NYS Governor Andrew Cuomo holds press briefing and announcement at the office on 3rd Avenue. – New York, NY – September 8, 2020 (Shutterstock)
By Denis Slattery, NY Daily News
ALBANY — Gov. Cuomo is calling on New York hospitals and labs to specifically test for a new, highly contagious COVID mutation found in the United Kingdom.
The governor, who a day earlier worked out a deal with airlines requiring travelers from the U.K. to report a negative coronavirus test before flying to the Empire State, said he believes the new strain is likely already in the U.S.
“If the variant is here, I want to know, because that would be problematic,” Cuomo said Tuesday during a phone briefing with reporters. “We want to test for the variant. If it’s here, we want to know it. We want to isolate it immediately.
“If it’s here,” he added, “where is it?”
The governor has fumed at the federal government in recent days, blasting the Trump administration for not acting swiftly in response to the discovery of the new strain of the deadly virus.
Random sampling of about 4,000 COVID tests have already been completed in the state with no sign of the mutation. Cuomo said officials will work with hospitals to ensure that they have the tools needed to complete the more complex testing method, and contact tracing could help track the spread.
The state’s Wadsworth lab in Albany and the Department of Health have forged agreements with six hospitals from across New York to obtain additional samples, officials said.
“Any hospital that has the lab capacity to take the test, we will be providing them with the ability and the testing reagents,” he said.
The World Health Organization has said while the variant, which has led to lockdowns in the U.K. and travel bans across Europe, may spread more easily from person to person, it isn’t necessarily more dangerous or deadly.
On Monday, three airlines that fly from the U.K. into New York voluntarily agreed with the governor’s request to ensure passengers test negative for COVID-19 before crossing the Atlantic.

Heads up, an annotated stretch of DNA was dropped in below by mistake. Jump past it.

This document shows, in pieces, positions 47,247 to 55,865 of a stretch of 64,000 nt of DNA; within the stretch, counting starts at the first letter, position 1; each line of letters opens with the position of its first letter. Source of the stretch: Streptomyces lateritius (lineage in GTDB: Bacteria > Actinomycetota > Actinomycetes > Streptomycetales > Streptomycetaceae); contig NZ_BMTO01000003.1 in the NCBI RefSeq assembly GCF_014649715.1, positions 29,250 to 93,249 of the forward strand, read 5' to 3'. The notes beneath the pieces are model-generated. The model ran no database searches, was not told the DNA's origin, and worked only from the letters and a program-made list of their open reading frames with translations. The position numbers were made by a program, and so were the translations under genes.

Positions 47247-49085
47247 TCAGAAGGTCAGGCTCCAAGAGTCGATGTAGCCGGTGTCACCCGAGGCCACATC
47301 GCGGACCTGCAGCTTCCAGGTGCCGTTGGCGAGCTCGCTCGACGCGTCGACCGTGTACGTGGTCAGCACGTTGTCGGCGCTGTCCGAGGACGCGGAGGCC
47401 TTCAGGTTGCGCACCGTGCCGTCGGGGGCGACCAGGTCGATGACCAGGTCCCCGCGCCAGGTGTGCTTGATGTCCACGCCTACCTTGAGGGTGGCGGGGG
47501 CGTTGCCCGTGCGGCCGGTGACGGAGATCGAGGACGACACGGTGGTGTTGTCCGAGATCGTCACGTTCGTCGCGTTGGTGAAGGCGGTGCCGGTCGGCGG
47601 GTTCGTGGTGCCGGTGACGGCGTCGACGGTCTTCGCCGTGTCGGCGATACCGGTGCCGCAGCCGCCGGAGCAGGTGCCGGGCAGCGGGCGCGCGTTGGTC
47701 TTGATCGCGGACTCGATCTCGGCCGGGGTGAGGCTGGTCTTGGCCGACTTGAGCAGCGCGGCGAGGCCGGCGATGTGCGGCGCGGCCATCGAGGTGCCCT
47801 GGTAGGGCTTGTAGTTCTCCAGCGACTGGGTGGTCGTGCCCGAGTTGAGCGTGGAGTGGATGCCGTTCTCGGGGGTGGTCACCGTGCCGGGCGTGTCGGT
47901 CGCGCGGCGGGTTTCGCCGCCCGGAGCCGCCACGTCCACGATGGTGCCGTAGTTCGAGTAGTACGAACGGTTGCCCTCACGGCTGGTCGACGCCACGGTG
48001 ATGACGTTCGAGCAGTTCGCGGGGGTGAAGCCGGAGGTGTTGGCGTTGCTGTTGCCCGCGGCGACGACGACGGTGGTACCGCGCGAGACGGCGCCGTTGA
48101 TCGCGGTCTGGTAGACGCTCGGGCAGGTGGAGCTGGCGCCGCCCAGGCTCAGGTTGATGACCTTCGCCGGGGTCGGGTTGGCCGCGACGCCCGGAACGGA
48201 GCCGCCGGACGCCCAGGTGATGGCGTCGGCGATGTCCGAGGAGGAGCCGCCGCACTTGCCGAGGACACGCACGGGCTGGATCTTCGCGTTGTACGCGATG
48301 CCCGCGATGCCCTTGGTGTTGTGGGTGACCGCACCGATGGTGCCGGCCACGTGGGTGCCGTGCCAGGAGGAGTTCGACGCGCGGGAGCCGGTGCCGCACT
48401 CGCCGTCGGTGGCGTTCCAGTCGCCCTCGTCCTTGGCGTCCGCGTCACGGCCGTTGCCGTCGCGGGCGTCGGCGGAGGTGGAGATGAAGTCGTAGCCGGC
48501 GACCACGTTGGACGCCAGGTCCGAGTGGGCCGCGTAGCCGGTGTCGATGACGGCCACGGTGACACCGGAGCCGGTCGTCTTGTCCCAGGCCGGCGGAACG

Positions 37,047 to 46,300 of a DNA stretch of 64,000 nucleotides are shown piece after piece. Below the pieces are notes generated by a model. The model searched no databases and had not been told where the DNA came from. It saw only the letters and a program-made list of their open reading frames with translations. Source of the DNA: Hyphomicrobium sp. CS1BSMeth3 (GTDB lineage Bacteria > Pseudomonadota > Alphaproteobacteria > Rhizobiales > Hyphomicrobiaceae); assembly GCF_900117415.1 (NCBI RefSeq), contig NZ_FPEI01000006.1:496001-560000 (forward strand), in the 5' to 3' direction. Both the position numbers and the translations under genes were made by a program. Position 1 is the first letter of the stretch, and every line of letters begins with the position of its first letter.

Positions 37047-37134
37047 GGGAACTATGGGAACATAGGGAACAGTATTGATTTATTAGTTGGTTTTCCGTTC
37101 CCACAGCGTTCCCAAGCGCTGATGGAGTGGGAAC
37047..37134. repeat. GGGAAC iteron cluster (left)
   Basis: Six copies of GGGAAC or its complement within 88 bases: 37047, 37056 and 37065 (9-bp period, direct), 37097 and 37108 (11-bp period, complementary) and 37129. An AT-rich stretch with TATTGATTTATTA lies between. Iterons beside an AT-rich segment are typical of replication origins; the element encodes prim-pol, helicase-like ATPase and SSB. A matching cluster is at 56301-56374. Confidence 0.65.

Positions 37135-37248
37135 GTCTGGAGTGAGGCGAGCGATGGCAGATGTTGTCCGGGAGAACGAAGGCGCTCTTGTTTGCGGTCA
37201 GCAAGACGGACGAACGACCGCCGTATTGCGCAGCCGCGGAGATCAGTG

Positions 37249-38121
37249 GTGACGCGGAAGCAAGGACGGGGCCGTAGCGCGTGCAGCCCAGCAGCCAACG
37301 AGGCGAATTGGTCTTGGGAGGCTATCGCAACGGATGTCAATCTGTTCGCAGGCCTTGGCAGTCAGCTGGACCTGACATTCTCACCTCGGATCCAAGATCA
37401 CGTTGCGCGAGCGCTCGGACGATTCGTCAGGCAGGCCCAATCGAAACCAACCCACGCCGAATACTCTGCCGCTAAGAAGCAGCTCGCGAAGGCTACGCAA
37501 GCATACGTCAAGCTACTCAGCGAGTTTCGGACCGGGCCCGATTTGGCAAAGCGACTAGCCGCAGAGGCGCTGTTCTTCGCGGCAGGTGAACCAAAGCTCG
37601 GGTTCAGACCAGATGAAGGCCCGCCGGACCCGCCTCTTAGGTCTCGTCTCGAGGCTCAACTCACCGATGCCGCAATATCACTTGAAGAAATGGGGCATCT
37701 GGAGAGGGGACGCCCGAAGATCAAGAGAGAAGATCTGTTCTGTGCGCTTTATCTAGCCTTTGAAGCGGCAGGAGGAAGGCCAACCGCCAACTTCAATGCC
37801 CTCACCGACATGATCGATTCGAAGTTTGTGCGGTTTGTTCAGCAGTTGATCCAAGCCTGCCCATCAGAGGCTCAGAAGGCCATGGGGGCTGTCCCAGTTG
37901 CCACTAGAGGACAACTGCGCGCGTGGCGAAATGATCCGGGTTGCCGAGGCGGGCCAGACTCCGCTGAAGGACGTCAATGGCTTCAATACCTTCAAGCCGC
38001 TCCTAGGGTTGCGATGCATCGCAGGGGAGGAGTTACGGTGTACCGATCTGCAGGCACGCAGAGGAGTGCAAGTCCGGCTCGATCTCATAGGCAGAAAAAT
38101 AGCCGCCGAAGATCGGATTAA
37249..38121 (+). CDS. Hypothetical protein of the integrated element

Cuomo, meanwhile, said hospital capacity remains the biggest concern, citing places like California that have seen medical centers overwhelmed by patients in recent days as cases rise across the state and around the nation and vaccination efforts ramp up.
“You see California now has a hospital emergency and is rationing health care. So that gives you a sense of the ultimate collapse here is the collapse of a hospital system … We’re keeping an eye on the hospital capacity,” he said.
New York’s current metric calls on hospitals to notify the state if they are approaching 85% capacity in a three-week period. That would raise red flags and allow officials to step in and assist any medical facility about to become overburdened by COVID patients.
“No hospital in the state has told us that they’re at that point,” Cuomo said.
More than 50,000 New Yorkers have received initial doses of COVID-19 vaccines so far as nursing home residents and staff remain the state’s top priority.
Immunizations began at more than 618 elder care facilities this week and Cuomo, pushing pharmacies and health care workers administering the inoculations to work through the holiday weekend, said initial doses at those sites could be completed within two weeks.
The state has received 630,000 doses thus far and expects to receive another 300,000 doses next week.
The statewide positivity rate was 5.8% on Monday as 6,661 people remain hospitalized due to the virus. Another 139 New Yorkers died of COVID in the past day.